Hawaiian Islands eye ethanol

State ethanol production incentives in place, technology providers interested, economic impact assessment looks promising
By Tom Bryan | November 01, 2002
If Hawaiians speak of energy independence with more urgency than mainlanders, it is because they have been, for too long, economically crippled by a near-total reliance on foreign sources of energy.

The beautiful, yet isolated, geographical characteristics of the Hawaiian Islands are as punishing to the state's energy supply and security as they are rewarding to tourism. Over 95 percent of the energy consumed in the state comes from imported fossil fuels - mostly petroleum - and the percentage of energy derived from petroleum resources in Hawaii is higher than any other state in the nation.

Fortunately, this energy quandary is not beyond repair. The state has passed legislation to provide ethanol production tax credits (see production incentives on pg. 38), intended to encourage sugar producers on the islands to produce ethanol. The program offers producers incentives to use molasses and other wastes as feedstocks for production. The credit is available to companies producing the first 40 mmgy of capacity in the state by 2012.

Hawaii legislature capped the production incentive at 40 mmgy because the state's present annual consumption of gasoline is on the order of 400 mmgy (at 10 percent ethanol blend by volume = 40 mmgy).

Design-build firms interested
At least two U.S. ethanol plant design-build firms (and/or process-technology providers) are making efforts to gain a foothold in Hawaii by forming partnerships with sugar producers on the islands.

Williamsburg, Va.-based Delta-T Corp., and Cincinnati-based Katzen International have both entered into talks with major cane sugar producers, such as Hawaiian Commerce & Sugar Company (HC&S), a Maui-based subsidiary of Alexander & Baldwin, as well as Kauai-based Gay & Robinson. EPM was unable to reach either sugar producer for comment.

Delta-T has a dual marketing agreement with Praj Industries of India. Praj would likely be working with Delta-T on any future projects in Hawaii, should one come to fruition, according to Larry Johnson, Delta-T business development manager.

"Praj holds expertise in the fermentation of molasses (and other feedstocks)," Johnson said. "Whereas Delta-T holds expertise in distillation, purification technologies and so forth."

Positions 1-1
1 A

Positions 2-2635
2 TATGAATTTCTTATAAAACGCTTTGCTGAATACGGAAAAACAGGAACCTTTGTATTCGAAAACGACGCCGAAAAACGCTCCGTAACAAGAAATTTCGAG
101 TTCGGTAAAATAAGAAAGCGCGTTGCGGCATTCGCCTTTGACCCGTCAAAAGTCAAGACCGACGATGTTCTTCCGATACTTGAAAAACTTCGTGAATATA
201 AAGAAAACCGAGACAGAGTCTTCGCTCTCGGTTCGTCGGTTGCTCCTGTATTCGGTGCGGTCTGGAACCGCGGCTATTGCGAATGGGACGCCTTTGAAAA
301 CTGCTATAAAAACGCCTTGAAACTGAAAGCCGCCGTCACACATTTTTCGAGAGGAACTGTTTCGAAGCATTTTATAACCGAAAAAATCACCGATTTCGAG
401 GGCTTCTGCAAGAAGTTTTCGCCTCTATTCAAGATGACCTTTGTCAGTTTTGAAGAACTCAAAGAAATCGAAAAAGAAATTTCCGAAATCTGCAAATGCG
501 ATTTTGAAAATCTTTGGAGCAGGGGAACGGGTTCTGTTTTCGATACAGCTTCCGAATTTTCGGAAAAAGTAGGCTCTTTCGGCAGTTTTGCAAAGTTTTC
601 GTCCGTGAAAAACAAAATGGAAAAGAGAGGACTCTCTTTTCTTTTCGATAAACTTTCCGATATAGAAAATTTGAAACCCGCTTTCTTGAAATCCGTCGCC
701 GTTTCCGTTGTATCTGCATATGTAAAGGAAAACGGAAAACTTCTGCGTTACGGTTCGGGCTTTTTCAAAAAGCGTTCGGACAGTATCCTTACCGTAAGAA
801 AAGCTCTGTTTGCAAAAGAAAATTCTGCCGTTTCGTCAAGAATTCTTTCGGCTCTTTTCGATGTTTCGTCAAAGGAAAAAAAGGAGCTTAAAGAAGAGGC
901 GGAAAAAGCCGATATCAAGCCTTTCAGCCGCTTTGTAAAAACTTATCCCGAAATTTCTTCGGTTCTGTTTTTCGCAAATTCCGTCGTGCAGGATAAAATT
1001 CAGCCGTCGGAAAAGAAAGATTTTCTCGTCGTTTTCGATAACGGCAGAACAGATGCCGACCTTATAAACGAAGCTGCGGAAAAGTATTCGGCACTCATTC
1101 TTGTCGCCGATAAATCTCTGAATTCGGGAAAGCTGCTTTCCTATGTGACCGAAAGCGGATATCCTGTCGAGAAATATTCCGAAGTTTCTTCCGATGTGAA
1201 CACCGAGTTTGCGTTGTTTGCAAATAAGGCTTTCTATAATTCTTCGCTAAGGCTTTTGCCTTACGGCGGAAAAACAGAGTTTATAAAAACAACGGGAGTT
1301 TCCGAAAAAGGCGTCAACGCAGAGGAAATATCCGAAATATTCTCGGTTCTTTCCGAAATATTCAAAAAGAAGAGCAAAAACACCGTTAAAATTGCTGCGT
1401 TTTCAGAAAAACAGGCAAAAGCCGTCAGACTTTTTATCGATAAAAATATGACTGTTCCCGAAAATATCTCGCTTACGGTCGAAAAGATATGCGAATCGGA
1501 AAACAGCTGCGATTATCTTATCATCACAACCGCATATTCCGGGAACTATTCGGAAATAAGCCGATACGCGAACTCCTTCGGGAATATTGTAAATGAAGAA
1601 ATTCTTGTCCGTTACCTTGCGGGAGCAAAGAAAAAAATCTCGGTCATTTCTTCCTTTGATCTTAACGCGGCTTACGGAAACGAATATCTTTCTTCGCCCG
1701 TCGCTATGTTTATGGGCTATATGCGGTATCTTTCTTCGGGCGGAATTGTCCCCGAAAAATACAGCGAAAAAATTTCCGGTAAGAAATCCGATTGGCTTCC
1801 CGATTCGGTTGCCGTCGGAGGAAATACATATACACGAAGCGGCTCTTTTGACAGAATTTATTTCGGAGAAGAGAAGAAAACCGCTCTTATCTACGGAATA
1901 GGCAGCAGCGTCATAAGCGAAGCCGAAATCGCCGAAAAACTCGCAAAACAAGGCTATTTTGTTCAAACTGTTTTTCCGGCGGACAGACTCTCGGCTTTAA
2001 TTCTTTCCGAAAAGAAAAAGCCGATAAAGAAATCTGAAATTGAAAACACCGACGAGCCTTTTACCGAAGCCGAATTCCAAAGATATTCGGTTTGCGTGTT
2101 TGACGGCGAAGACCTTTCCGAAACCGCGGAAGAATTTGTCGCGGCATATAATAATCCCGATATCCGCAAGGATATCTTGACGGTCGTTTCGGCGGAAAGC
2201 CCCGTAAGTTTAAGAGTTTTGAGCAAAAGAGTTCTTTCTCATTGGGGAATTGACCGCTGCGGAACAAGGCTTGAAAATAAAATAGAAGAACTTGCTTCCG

Katzen International President & CEO Phil Madson declined to be interviewed by EPM but did release a statement for this article that spelled out the company's interests and ambitions in Hawaii.

"Hawaii is a very straightforward situation that is completely different from any other part of the USA." Madson told EPM. "It cannot be understood by applying midwestern ag thinking nor Brazil/Asia sugar-industry thinking. Further, it cannot be understood by applying "49-state" political and socio-economic thought. A small team of us understand that unique set of circumstances very well."

Due to confidentiality agreements, Madson could not talk about specific ethanol projects in Hawaii, but said Katzen International has been consulting with "the real key entities" in Hawaii for several years. Whether or not those entities are the state's two largest sugar producers was not stated.

The straight-talking Johnson made a point of telling EPM that any ethanol produced from sugar processing plant streams in Hawaii would be utilizing waste molasses - not refined sugar - as the primary production feedstock. Molasses is the residue left from sugarcane processing.

"They would not be making ethanol from refined sugar," he said. "They are talking about using low-quality molasses that sells for $48 a ton on the West Coast."

Johnson said there has been an increased level of interest in ethanol production on the islands, in part, because of the state's incentive program and high gasoline prices. However, he explained, the stars may not be perfectly aligned for ethanol production in Hawaii just yet.
"There are still several factors that could be interpreted as somewhat risky. The state does not have a defined air quality program - because its not needed - and the gasoline requirement is still (lenient)."

Johnson and other ethanol experts are saying the ethanol market in Hawaii presents a "catch-22."